EU-Russia Summit: Human Rights In Russia Cause for Concern

November 18, 2009 Updated: October 1, 2015

Russian President Dmitry Medvedev (L) delivers a speech at the EU-Russia summit with Swedish Prime Minister Fredrik Reinfeldt (R) in Stockholm on Nov. 18, 2009.  (Vladimir Rodionov/AFP/Getty Images)
Russian President Dmitry Medvedev (L) delivers a speech at the EU-Russia summit with Swedish Prime Minister Fredrik Reinfeldt (R) in Stockholm on Nov. 18, 2009. (Vladimir Rodionov/AFP/Getty Images)
BRATISLAVA, Slovakia—The Human rights situation in Russia is an "increasing cause for concern," said Sweden's prime minister on Wednesday Nov. 18, after meeting the Russian president during the EU-Russia summit in Stockholm.

Democracy in Russia and conditions for human rights advocates were raised during the more than five-hour long talks, according to Swedish PM Fredrik Reinfeldt, whose country currently holds the rotating EU presidency.

Human rights groups like Memorial in Russia and Human Rights Watch urged EU representatives to put pressure on Moscow. They accused Russian authorities of insufficient investigation of recent murders and kidnappings in the Caucasus region, “allowing the atmosphere of impunity to flourish.”

Dmitry Medvedev, Russia's chief, chose not to respond to the critique, and instead addressed development in Caucasus, where there are still disputes with the EU related to Russia's invasion of Georgia in August 2008.

On their 24th bilateral summit, EU and Russian leaders discussed issues related to trade and energy. The European Union depends on Russia for gas, which is mostly transported through Ukraine.

Moscow and Brussels signed an early warning agreement on Nov. 16, agreeing to notify each other of any problems affecting energy supplies, but Russia didn't gave a guarantee that last winter's stoppage of gas deliveries would not be repeated. Last January, millions of households in Europe were without heating due to a cutoff caused by Russia's gas price dispute with Ukraine.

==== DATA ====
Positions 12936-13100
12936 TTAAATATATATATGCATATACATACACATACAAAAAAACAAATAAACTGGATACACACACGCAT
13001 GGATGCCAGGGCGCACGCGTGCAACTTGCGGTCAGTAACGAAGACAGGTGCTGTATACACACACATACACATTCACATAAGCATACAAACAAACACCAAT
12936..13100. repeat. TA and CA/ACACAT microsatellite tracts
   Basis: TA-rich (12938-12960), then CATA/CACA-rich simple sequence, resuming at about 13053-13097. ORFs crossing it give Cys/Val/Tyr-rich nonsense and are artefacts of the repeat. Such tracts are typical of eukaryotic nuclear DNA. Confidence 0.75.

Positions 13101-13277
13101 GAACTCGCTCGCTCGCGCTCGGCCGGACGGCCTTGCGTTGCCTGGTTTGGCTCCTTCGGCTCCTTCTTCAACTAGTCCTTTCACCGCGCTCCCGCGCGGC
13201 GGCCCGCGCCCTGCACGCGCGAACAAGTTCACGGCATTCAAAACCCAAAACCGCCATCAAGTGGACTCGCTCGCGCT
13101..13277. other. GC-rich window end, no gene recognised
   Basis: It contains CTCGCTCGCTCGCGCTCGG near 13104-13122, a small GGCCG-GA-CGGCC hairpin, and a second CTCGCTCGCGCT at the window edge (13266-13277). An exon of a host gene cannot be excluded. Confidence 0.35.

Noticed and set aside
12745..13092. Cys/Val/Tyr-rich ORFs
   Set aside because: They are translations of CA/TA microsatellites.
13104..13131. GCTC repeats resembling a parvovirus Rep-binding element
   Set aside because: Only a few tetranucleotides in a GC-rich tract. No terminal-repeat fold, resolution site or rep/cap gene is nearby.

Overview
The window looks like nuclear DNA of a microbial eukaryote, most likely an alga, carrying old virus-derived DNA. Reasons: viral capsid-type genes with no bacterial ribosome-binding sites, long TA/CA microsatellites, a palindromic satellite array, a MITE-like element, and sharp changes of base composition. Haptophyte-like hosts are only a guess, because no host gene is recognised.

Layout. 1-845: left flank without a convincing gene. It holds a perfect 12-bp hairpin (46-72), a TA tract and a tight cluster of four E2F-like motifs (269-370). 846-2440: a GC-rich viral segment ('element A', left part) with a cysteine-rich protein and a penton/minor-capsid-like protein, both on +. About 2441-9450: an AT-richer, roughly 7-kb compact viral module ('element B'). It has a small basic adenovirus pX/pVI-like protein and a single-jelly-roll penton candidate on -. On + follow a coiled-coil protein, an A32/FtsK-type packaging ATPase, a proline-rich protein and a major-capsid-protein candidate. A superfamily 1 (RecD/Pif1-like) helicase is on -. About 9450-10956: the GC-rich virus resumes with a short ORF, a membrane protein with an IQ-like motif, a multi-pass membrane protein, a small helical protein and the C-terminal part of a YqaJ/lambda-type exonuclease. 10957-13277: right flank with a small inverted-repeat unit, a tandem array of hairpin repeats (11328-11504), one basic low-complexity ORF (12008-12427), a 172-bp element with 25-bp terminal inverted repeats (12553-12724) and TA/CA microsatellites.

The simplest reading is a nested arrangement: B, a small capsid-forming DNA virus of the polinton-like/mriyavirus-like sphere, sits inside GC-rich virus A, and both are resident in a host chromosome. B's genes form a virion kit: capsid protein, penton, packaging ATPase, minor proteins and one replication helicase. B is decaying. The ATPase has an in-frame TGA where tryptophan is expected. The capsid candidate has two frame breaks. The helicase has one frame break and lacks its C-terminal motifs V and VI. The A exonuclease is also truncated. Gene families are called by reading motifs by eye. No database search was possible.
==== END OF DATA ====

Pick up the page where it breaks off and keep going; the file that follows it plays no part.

Medvedev expressed his overall satisfaction with the summit's outcome. "I am pleased by the fact that Russia-EU summits were no longer as strained as before and has acquired the quality of routine work, which is normal for this long-standing European institution,” said the Russian president at a press conference after the summit. According to Medvedev, the text of the Russia-EU basic agreement will be ready "very soon."

EU leaders also announced that Russia made a pledge to cut his country's greenhouse gas emissions by 20 percent to 25 percent below 1990 levels by 2020. "With the Copenhagen conference starting in just over two weeks, I very much welcome the signal from President Medvedev today of their proposed emissions reduction target of 25 percent. This is indeed very encouraging," said Jose Manuel Barroso, president of the European Commission.

EU officials are also pushing for Russia's entry into the World Trade Organization (WTO), hoping the move will help European states to conduct business with Russia. Russia still hasn't decided whether it wants to join the WTO as a separate country, or together with Kazakhstan and Belarus, its partners in a three-way customs union. “What is important for us is the speed—whichever way is the shortest, we will use that way," said Medvedev.